Themba: I’m not living that dream yet, but I’m working towards it. That’s what this show is about. When I think about putting together these shows, I envision artists, photographers, writers, DJs, chefs, everyone working together and participating to make it a success. This is a small way to start my dream, but it’s a start. That’s what I dream about.
MSW: Tell me about your art show on Saturday.
Themba: Well, to tell you about this show, I have to tell you a little about my first show in August 2009. It was about running shoes. Each collage featured a super-hero wearing a custom pair of shoes and a comical write-up about why he bought the shoes.
I thought I’d make a 3D shoe and that’s where Kenrick comes in. I asked him if he could take the shoe that I designed and turn it into a 3D design, and he did it. It’s pretty amazing.
I want people to see that shoe and think the same thing they’d be thinking if they were holding the first pair of Air Jordans. I want people to see it and think, “Holy shit! I gotta have it.”
This show is about Star Wars, the original Star Wars. Every character is wearing a custom pair of shoes, which are based on the colors that they wear in the movies. For example, this shoe is predominantly black with a red stripe. It represents Darth Vader and his red light saber. Here’s a gold shoe for C-3P0…
MSW: Wow! So, Kendric, Themba gave you the design and you redesigned it into a 3D figure on your computer. Tell me about that.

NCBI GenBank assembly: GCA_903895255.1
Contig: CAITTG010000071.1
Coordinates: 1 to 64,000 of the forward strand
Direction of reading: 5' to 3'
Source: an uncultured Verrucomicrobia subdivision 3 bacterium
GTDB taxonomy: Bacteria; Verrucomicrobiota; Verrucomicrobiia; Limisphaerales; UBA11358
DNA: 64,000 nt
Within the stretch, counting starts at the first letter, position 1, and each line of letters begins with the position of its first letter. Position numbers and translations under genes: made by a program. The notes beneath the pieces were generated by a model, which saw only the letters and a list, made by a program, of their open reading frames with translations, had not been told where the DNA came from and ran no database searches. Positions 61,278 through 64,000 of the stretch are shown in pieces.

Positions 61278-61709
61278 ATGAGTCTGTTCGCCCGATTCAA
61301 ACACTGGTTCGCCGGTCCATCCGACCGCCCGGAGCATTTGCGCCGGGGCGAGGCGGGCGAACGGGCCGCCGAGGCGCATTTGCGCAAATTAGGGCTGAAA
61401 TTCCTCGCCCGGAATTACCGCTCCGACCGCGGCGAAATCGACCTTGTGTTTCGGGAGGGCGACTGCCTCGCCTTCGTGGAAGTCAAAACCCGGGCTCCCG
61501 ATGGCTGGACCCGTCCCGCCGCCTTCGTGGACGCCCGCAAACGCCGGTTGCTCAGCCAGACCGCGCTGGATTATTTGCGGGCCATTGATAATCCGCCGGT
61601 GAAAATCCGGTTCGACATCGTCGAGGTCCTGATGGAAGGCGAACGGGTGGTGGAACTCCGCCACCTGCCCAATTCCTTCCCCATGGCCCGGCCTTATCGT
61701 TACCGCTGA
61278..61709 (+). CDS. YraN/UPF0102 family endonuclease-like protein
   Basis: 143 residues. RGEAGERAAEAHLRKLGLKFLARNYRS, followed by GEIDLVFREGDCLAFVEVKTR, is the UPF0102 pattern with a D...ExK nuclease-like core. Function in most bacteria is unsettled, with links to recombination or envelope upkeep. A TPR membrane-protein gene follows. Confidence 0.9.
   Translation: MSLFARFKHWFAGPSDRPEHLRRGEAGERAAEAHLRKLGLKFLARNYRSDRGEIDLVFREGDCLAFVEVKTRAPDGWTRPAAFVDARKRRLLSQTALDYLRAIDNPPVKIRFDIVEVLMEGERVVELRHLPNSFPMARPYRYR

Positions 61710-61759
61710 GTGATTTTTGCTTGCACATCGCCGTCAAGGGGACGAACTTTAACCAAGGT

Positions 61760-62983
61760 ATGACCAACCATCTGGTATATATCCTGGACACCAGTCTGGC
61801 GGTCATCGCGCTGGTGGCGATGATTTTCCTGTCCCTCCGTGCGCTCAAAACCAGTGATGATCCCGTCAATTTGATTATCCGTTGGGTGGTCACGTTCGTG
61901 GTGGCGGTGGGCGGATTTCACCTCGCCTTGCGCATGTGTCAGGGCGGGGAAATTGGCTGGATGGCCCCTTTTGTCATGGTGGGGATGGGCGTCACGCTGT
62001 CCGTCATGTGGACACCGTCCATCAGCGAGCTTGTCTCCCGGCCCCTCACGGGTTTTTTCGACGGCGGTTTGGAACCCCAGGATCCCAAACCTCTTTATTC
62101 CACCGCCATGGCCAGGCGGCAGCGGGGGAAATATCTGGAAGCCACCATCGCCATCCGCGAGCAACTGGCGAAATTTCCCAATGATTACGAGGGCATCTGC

Kenrick: Well, it took a long time. He gave me a rough sketch and I had to redraw it. I enjoyed it, because I love sneakers, especially Nike and Adidas. I like anything that has really nice lines. Nike actually has architects working on their shoes, and every shoe they put out is a work of art. And, of course, you can wear them. It’s a classic example of form and function. So, that’s what I did with the designs for the show.
MSW: That sounds really cool. So, how did you to decide to work on this show together?
Kenrick: I was at Themba’s last show. I thought his work was amazing, so I bought one of his paintings. I was really inspired by his work, so I did a 3D model of his shoe out of felt. I cut out all the individual pieces and built it up. Now it’s a slipper. Imagine being able to wear your favorite sneakers as slippers around in the house. You’ll see 3D models of each sneaker at the show. The next time I saw him, I suggested doing an art show together.
MSW: What’s your approach to your artwork?
Themba: Well, I love it. When we see each other’s work, we can’t help but think how wicked it is. When Kendrick sees my drawings, I know he really appreciates what I do. And of course, when someone buys a piece, I know they really get what I’m trying to say.
When I’m creating, I’m just intent on finishing it. Once it’s all over, the weight is off my shoulders. Sometimes it’s really easy to get sidetracked, though. There are so many things I like doing, so many ways I want to express myself. I love Chinese painting, but I’ve had to put it aside in order to get everything finished.
Kenrick: I’m a big procrastinator, so I’m only thinking about this show right now. I’ve left everything to the last minute, but that’s when I work best.
MSW: So what’s next for you two? Most importantly, what is it about these kicks?
Kenrick: I would really like to do more sneaker-themed shows.
Themba: Yeah, me too. The different thing about these shoes is that some of these guys only make 50 pairs of these shoes. When I see them, I’m all like, “Oh, where do I get that shoe? No way! There are only fifty pairs of these shoes! Getting my hands on a pair of those would be the best thing ever!”
With our artwork, you’ve always a pair of your favorite sneakers within reach.